How do you promote and connect Aruba to global business opportunities to attract investors, capital, knowledge, and innovative technology in new economic sectors to contribute to the sustainable development of the island?
GW: ARINA connects Aruba to global business opportunities by various means, most notably through the organisation of the Aruba Investment Summit (AIS). AIS is a conference that serves as a gathering of foreign investors, representatives from the network of economic diplomacy and trade facilitation, and the Government of Aruba. This was held in 2021 in Aruba and will be hosted in March 2024 in The Hague, the Netherlands, and will be organised by the Ministry of Economic Affairs, the Dutch Representation in Aruba (VNO), and the Aruban Chamber of Commerce.
AIS2024 will be a hybrid conference under the theme ‘Invest with Purpose’. AIS2024 aims to attract foreign investors to consider investment opportunities in Aruba beyond the tourism sector. Aruba’s target market for sustainable investment opportunities includes international (and local) impact investors and businesses who are interested in supporting and participating in Aruba’s sustainability efforts.
The summit will showcase projects and opportunities that make it compelling for foreign businesses to invest in Aruba. These projects and opportunities will not only be financially appealing, but also demonstrate the potential for growth, sustainability, and innovation. The summit will highlight Aruba’s promising sectors and the opportunities that exist within this space, and give special focus to the urban and business development of Oranjestad and San Nicolas.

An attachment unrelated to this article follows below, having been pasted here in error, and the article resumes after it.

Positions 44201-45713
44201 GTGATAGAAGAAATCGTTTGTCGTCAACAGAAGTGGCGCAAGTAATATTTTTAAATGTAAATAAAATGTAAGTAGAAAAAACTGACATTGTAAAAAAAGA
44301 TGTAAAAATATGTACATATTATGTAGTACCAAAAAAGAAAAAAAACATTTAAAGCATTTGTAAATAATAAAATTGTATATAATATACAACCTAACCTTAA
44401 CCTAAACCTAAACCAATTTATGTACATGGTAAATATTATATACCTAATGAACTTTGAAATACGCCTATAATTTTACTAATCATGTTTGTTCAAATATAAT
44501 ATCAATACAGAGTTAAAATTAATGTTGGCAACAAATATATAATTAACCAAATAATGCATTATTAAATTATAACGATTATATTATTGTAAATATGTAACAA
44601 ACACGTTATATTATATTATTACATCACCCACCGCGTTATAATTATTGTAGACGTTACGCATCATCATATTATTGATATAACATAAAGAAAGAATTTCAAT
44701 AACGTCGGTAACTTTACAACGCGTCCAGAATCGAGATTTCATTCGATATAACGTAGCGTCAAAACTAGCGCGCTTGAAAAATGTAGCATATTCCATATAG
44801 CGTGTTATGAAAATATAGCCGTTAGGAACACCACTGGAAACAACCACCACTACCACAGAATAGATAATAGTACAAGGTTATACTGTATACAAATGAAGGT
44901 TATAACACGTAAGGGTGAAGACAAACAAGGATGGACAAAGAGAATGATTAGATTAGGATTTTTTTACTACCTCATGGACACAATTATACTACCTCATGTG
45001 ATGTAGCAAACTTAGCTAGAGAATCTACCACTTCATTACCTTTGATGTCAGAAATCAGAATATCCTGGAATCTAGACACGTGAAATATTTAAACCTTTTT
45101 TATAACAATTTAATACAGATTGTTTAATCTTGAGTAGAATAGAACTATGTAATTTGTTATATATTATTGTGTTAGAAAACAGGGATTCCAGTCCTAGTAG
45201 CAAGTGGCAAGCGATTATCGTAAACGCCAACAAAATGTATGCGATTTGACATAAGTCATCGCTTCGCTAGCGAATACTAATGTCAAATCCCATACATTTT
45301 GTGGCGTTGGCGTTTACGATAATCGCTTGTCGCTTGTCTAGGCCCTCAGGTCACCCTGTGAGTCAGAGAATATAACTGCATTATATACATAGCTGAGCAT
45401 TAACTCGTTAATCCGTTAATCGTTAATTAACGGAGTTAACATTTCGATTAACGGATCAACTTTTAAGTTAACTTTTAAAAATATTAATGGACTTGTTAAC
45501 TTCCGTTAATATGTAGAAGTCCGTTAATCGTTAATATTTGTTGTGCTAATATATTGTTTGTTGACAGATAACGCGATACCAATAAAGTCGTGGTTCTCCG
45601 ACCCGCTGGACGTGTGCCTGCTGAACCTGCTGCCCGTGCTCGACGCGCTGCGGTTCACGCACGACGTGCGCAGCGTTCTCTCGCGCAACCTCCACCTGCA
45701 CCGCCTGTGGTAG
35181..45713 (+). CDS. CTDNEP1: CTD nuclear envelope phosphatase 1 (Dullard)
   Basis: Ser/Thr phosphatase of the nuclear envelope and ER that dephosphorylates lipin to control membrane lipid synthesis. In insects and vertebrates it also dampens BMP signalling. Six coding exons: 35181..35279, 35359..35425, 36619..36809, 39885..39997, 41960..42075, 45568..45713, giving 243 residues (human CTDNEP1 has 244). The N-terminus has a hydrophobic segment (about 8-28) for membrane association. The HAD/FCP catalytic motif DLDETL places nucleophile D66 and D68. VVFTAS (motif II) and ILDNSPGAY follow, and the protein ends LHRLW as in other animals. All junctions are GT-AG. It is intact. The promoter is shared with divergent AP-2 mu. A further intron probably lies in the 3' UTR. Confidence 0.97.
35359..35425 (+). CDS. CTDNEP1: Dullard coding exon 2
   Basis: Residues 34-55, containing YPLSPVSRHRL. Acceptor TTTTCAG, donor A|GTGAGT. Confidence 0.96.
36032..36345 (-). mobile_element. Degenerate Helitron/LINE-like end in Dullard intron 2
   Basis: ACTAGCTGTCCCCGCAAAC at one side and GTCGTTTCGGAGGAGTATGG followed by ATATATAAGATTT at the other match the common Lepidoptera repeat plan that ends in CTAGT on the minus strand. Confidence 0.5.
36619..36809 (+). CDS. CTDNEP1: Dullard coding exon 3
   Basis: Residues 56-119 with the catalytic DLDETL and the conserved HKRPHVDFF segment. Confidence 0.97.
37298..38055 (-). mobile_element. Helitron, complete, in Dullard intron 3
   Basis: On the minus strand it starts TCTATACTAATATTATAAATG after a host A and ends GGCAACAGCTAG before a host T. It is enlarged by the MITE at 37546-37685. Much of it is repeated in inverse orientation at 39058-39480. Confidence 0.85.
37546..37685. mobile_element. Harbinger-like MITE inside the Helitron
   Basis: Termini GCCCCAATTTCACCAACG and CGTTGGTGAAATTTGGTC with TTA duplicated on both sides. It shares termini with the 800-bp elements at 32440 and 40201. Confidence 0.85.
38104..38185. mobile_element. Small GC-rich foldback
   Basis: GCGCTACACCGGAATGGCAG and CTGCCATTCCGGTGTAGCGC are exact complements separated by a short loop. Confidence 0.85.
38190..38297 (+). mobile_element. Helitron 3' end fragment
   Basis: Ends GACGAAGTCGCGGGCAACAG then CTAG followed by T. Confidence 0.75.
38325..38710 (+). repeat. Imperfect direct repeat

I will be presenting the latter, showcasing the ongoing projects and vision for these areas, as well as showcasing my vision for gastronomy and creative industries to position Aruba as a hub for culinary excellence, cultural expression, and artistic innovation.
How do you see investment in Aruba developing over the next five years?
GW: ARINA aspires to increase the economic contribution of the six promising sectors over the next five years. It is anticipated that in the short term, based on Aruba’s developments and global technological trends, it will attract foreign investors and companies in the industries of renewable energy, green technology, sustainable agriculture, and digital solutions. We also see opportunities for companies looking to develop, demonstrate proof of concept, and bring to market innovative, sustainable technology, whereby Aruba can serve critical sandbox and showroom functions.